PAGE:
Optimal - The Blog

August 10, 2023

ODX Did You Know: Micro & Macronutrients are a Both a Big Deal

It’s important to understand nutrition basics in order to make healthy food choices and strive for a balanced diet that includes lots of whole unprocessed plant-based foods, high-quality protein and fat, and an abundance of micronutrients and antioxidants.


Balance Your Macronutrients

  • Carbohydrates: at least 100-130 grams/day, 40-50% of total calories
  • Protein: 8-1.5 grams/kg, 20-30% of total calories
  • Fat: 20-30% of total calories
  • Water at least 30 mL/kg of body weight (~ ½ ounce per pound) and replace any losses
  • Some individuals may need to modify their macronutrient intake, e.g., medically-indicated restriction of carbohydrate, protein, or fat.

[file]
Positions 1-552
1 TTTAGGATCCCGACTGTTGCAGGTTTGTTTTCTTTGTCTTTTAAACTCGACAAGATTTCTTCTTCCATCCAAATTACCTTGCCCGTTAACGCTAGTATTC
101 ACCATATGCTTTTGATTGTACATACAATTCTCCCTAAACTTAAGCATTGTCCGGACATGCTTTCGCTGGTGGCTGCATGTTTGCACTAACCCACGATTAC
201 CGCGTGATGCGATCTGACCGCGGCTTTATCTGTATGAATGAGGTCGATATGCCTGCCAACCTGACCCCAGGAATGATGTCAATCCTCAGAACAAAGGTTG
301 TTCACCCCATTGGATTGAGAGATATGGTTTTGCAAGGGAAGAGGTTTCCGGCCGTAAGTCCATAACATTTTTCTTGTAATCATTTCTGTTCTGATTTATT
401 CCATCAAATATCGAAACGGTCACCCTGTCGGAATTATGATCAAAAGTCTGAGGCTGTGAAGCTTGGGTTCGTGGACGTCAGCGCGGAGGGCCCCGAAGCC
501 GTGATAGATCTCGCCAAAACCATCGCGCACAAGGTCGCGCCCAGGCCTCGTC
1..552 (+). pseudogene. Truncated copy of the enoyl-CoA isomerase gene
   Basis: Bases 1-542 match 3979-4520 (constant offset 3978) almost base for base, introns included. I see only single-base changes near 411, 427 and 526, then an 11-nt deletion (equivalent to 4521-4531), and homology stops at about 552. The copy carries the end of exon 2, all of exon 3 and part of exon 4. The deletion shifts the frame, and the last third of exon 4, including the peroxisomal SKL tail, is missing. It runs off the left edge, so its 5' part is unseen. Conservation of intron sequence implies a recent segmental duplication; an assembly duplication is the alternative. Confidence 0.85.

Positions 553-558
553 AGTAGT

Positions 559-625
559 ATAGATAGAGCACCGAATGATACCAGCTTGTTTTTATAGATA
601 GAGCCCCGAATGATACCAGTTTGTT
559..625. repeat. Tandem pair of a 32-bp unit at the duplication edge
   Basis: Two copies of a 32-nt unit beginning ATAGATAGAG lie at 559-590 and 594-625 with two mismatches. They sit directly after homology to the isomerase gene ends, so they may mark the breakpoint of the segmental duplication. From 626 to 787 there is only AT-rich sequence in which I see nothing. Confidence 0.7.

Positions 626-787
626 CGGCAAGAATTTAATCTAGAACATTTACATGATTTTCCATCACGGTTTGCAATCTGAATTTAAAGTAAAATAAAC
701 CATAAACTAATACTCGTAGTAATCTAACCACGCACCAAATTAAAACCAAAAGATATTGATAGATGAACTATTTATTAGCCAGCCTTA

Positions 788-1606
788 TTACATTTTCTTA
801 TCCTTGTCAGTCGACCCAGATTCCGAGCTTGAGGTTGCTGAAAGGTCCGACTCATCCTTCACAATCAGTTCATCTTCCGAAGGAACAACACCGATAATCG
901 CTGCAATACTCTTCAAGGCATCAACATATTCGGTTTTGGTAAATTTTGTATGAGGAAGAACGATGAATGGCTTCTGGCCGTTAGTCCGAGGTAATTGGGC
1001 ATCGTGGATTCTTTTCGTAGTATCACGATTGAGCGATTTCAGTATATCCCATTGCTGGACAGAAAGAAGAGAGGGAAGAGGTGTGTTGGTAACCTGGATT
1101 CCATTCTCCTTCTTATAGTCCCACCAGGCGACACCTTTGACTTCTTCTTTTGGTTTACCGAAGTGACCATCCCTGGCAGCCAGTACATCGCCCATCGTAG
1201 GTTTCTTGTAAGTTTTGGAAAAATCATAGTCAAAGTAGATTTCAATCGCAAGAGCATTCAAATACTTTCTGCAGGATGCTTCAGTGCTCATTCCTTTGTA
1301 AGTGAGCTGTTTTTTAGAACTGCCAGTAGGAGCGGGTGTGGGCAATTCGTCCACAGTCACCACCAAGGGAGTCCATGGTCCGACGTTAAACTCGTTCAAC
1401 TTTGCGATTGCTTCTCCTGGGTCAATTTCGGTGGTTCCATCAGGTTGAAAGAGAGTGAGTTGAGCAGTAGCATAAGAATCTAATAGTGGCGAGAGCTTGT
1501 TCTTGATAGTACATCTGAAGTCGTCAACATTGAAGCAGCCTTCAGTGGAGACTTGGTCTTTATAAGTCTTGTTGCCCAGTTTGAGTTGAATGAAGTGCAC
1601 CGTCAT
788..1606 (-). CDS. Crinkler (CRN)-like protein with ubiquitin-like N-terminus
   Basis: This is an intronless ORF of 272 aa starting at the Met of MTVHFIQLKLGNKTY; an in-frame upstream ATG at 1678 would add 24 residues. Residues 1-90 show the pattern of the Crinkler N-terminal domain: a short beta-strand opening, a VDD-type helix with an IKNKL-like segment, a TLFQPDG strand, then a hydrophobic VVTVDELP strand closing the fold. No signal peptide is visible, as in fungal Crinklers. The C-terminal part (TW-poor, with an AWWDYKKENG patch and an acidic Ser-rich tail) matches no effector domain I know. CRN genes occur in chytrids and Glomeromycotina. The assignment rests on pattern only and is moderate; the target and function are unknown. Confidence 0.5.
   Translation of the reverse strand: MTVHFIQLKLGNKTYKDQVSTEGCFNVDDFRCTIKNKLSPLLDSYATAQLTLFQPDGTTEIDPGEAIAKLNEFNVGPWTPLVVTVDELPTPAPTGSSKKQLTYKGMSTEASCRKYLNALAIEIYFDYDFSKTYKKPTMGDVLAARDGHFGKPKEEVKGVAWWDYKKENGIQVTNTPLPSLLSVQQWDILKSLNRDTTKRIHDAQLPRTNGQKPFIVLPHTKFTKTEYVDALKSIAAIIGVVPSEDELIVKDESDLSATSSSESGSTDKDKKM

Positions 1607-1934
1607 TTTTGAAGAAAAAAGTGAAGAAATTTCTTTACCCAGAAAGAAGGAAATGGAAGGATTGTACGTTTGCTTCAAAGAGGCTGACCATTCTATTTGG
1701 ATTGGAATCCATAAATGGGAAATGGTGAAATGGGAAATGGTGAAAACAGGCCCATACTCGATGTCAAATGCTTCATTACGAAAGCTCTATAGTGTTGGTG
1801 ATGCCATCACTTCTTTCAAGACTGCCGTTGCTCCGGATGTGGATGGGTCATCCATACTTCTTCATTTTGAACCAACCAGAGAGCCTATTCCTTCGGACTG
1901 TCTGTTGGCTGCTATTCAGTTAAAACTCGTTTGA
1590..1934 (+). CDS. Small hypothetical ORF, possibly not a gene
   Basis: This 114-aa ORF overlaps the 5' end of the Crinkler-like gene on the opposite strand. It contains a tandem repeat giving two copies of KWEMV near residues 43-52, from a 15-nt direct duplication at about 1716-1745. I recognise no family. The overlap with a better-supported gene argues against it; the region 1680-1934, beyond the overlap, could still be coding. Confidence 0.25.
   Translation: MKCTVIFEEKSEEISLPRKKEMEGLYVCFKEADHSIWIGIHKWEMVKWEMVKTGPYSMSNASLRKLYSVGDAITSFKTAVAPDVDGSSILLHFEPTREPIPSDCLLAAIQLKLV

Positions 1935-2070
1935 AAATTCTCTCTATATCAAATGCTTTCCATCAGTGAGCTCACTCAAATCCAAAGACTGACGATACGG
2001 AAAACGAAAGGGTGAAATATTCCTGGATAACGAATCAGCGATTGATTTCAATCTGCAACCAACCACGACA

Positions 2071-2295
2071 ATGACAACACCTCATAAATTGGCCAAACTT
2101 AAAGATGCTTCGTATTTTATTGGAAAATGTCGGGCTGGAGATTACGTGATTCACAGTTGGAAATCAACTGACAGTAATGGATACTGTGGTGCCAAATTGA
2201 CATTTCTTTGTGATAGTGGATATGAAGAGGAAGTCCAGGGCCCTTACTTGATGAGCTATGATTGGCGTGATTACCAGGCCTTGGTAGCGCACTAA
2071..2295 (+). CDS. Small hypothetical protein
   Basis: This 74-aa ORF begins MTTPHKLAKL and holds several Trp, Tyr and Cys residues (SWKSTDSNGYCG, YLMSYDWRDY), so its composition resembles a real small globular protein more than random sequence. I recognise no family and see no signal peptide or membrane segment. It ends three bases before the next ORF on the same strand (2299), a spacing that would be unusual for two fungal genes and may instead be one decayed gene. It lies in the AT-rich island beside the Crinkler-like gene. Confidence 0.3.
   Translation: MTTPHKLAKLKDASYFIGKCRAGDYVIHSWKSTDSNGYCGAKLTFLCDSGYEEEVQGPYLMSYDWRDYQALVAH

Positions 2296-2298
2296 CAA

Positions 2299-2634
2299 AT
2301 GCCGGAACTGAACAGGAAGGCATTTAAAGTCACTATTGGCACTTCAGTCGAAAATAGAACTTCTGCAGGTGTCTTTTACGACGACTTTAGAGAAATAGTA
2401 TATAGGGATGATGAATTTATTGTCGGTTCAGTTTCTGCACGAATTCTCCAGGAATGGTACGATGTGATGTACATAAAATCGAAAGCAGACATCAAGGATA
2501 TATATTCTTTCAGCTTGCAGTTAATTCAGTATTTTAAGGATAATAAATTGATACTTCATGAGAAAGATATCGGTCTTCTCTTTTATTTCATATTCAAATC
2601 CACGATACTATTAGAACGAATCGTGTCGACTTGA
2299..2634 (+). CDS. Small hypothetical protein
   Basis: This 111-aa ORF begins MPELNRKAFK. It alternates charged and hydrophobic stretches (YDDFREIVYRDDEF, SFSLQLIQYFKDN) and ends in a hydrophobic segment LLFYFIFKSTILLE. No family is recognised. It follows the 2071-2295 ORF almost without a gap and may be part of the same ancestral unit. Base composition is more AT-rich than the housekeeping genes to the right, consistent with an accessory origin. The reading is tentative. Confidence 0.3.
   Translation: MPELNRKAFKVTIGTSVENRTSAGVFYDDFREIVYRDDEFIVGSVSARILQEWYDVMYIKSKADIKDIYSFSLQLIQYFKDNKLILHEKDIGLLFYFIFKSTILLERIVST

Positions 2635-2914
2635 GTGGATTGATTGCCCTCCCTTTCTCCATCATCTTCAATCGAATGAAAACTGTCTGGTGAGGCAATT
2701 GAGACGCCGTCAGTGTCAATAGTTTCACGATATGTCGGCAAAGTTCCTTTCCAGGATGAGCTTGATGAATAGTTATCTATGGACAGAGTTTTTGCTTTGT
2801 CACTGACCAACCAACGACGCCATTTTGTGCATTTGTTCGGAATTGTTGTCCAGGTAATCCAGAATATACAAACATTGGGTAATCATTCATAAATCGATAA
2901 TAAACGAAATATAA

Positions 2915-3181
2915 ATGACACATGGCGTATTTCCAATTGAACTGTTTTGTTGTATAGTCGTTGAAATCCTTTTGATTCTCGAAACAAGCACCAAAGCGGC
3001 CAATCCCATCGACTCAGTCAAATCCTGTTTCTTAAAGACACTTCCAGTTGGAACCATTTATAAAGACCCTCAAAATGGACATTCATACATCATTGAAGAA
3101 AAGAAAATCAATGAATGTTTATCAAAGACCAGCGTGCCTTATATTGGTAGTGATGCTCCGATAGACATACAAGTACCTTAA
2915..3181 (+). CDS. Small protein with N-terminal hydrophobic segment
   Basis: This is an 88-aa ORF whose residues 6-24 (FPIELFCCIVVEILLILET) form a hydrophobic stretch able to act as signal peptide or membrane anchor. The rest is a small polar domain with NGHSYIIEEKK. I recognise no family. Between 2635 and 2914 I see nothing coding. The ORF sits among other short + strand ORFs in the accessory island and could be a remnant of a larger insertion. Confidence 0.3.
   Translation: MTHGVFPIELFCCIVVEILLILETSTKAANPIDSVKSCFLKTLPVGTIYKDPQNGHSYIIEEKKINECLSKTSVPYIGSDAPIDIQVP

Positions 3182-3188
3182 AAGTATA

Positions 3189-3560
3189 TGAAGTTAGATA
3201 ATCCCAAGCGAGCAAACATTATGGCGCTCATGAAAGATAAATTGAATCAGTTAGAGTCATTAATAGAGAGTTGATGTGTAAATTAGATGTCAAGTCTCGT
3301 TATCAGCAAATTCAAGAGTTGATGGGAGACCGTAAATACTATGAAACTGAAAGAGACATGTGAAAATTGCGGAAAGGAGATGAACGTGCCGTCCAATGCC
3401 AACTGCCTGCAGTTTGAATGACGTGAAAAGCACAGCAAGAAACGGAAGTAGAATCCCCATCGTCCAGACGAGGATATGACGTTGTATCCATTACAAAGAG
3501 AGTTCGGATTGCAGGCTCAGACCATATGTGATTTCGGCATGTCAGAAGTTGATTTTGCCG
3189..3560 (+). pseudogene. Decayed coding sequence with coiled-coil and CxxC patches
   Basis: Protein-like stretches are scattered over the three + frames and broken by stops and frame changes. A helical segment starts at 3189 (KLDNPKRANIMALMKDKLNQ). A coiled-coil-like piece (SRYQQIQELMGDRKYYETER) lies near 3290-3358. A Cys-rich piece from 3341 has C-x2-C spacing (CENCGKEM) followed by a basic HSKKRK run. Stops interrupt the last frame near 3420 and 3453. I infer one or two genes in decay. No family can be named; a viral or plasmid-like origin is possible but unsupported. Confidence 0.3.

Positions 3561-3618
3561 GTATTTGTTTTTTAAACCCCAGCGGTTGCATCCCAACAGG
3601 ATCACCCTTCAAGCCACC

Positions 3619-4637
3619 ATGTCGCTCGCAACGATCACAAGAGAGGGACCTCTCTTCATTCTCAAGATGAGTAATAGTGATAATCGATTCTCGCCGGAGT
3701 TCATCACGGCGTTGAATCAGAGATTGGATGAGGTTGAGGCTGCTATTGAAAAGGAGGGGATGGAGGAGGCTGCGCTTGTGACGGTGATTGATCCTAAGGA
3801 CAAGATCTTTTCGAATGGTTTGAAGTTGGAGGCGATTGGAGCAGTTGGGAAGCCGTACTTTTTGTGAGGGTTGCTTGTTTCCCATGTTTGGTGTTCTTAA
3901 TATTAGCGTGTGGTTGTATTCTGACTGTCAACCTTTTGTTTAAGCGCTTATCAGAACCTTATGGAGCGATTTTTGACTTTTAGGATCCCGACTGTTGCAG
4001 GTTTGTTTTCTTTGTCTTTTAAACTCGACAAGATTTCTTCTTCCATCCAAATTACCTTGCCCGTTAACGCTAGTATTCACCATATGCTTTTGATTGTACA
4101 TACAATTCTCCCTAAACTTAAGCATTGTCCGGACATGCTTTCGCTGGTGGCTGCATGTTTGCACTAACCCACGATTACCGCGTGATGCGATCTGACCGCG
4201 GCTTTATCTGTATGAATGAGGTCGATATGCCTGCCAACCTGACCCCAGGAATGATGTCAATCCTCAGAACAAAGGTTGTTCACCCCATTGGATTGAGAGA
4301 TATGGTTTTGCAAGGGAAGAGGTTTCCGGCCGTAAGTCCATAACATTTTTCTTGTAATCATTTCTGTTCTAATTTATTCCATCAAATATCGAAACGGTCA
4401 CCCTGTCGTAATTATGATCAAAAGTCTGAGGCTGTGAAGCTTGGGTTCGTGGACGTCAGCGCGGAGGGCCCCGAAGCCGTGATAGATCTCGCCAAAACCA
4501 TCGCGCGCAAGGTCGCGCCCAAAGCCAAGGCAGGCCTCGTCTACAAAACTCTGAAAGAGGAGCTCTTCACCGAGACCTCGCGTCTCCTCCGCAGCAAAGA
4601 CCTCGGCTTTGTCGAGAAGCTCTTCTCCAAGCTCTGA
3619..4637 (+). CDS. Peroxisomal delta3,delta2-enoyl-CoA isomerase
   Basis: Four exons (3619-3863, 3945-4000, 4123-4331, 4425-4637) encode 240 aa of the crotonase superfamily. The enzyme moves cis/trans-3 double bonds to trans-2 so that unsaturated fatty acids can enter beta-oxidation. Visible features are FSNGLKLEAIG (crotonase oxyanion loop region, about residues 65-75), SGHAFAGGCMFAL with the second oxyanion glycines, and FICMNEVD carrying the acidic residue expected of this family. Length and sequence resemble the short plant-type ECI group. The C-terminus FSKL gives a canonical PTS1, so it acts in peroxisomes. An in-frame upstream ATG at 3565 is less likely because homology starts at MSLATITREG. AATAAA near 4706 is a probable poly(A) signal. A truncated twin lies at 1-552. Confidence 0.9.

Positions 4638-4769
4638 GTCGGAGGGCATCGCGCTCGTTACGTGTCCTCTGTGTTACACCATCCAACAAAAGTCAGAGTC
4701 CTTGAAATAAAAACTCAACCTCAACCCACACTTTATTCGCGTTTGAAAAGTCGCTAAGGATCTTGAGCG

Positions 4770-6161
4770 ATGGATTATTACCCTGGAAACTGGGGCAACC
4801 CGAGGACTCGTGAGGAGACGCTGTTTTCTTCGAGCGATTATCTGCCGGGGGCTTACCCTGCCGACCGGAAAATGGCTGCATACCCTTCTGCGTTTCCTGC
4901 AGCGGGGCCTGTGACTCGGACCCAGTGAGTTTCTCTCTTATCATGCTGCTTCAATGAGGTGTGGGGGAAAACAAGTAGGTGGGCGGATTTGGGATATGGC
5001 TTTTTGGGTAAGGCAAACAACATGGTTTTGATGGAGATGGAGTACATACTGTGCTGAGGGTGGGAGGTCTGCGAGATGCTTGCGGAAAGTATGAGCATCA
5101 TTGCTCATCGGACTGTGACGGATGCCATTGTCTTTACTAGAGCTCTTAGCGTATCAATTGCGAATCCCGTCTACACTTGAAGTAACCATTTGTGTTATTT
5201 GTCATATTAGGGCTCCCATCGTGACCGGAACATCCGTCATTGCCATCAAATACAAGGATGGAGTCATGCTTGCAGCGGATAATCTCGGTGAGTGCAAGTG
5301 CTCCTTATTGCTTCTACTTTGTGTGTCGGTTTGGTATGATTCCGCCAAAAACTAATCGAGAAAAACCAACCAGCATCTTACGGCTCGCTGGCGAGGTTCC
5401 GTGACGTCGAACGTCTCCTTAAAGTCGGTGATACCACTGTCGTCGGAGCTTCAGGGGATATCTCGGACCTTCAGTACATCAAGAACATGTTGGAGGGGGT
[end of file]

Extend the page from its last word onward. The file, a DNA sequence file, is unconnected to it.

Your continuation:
Carbohydrate provides us with fuel for now and for later.

  • 4 calories per gram.
  • You need ~130 grams per day for your brain and red blood cells and even more to fuel exercise and daily activities.
  • Intake may need to be modified in certain conditions.
  • Healthy sources come from plant-based foods, including whole grains, legumes, starchy vegetables, and whole fruit, especially berries.
  • Minimize concentrated sweets or “simple” carbohydrates such as soda, most candy, and many commercial baked goods such as cookies, pie, and cake.
  • Dark chocolate (~50-60% cocoa) can be a healthy treat, especially mixed with nuts, seeds, coconut, greens powder, protein sources, etc.

Protein provides the building blocks for many important compounds in the body.

  • Can provide 4 calories per gram, but you don’t want to have to break it down for energy. Consume enough carbohydrates to “spare” your protein from being used for energy.